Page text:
On Thursday, Amazon.com’s vice president told South Carolina legislators the company will not move into its proposed distribution center in Lexington County after the House overwhelmingly rejected a tax package it wanted.
The company said it canceled procurement contracts and removed job postings for the facility from its website.
Gov. Nikki Haley said she would be disappointed if Amazon left, but said it was seeking an unfair tax break.
We don’t want to be known as the state that’s desperate to grab anybody and anything at the sake of the rest of our businesses. I will tell you, regardless of what happens with Amazon, we want them. I have told them we want you…but we want you to do it on a level playing field.
Some legislators seemed resigned to Amazon’s fate. Sen. Nikki Setzler directed his comments to visiting Amazon executives watching the proceedings in the Senate gallery, saying, “We hope we can deliver for you one day.”
Rep. Dan Cooper (R-Anderson) was involved in negotiations with the company before the deal became public. He said he was pinning his hopes on a similar bill in the Senate. However, he admitted there is little chance of it passing the House.
We still have some other chances… I think it’s going to be tough sledding to try to get it done in the House, based on the vote (Wednesday).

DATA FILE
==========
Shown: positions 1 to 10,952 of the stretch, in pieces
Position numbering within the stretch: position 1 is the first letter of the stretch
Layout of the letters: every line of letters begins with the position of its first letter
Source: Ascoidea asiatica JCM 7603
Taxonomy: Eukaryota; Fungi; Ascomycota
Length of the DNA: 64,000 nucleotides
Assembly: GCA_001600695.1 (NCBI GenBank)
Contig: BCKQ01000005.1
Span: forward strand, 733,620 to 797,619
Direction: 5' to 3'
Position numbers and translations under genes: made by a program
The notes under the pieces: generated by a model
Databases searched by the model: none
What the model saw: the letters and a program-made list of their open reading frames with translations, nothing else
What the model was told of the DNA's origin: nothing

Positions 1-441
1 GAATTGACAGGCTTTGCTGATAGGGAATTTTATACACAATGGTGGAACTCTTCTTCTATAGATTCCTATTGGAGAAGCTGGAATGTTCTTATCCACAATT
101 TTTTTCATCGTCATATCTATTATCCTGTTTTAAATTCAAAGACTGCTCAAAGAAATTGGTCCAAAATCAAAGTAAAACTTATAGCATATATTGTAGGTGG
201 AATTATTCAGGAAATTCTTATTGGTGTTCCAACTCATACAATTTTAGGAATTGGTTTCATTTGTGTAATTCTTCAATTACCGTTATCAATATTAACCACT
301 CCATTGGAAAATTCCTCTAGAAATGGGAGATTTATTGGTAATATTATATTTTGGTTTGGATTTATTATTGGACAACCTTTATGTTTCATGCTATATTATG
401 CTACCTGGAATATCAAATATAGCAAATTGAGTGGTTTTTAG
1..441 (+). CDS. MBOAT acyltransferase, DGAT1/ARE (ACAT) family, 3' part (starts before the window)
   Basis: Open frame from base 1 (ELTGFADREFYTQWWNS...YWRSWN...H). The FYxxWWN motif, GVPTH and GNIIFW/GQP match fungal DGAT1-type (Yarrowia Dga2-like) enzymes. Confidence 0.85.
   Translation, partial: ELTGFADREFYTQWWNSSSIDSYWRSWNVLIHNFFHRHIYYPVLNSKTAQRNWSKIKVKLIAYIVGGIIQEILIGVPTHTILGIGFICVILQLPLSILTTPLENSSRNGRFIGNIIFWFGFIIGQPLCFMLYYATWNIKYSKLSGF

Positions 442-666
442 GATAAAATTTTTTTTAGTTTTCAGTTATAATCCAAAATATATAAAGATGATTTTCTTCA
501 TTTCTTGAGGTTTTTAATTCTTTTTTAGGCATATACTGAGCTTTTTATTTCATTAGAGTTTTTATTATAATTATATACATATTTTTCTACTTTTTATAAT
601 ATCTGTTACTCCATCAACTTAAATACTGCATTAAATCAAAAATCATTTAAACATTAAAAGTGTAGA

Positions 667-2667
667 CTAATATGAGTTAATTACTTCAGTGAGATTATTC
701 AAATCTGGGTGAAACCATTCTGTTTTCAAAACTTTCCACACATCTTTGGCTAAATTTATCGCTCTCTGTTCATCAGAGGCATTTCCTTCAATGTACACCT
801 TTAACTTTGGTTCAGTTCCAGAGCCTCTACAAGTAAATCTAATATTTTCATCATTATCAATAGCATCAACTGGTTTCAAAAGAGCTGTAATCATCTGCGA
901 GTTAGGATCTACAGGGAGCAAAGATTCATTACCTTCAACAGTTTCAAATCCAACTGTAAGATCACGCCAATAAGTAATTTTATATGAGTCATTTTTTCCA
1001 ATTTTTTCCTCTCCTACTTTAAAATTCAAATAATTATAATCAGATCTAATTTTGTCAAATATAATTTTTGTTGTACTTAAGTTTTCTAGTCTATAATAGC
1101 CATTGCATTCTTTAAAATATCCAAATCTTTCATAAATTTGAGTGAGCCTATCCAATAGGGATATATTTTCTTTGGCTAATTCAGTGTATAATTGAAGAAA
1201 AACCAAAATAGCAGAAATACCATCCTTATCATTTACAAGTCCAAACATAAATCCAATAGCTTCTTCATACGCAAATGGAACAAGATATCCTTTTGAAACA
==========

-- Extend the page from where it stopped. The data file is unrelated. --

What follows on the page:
But some lawmakers still think the company is bluffing. Rep. Ralph Norman (R-York) says Amazon has already put too much into construction at the site.
If it’s not a bluff, it’s a bad decision on their part. They don’t just enter into lease agreements to build buildings without firm commitments…This (facility) was built for Amazon…If it’s not (finished), then Amazon ought to be either getting on the lawyers who wrote the agreement or the officials that made the investment prior to having this.
Norman said if the breaks were as important as Amazon claims, the company would not have made the agreement until after the legislature approved the tax exemption.
The issue is whether or not Amazon should be required to collect sales taxes on goods it sells in South Carolina. The company wanted to be exempted from the law, which other businesses called an unfair edge.
Legislators gave a similar deal to a Florence distribution facility in 2006. That tax break expired last year, but some legislators wanted to renew it for Amazon.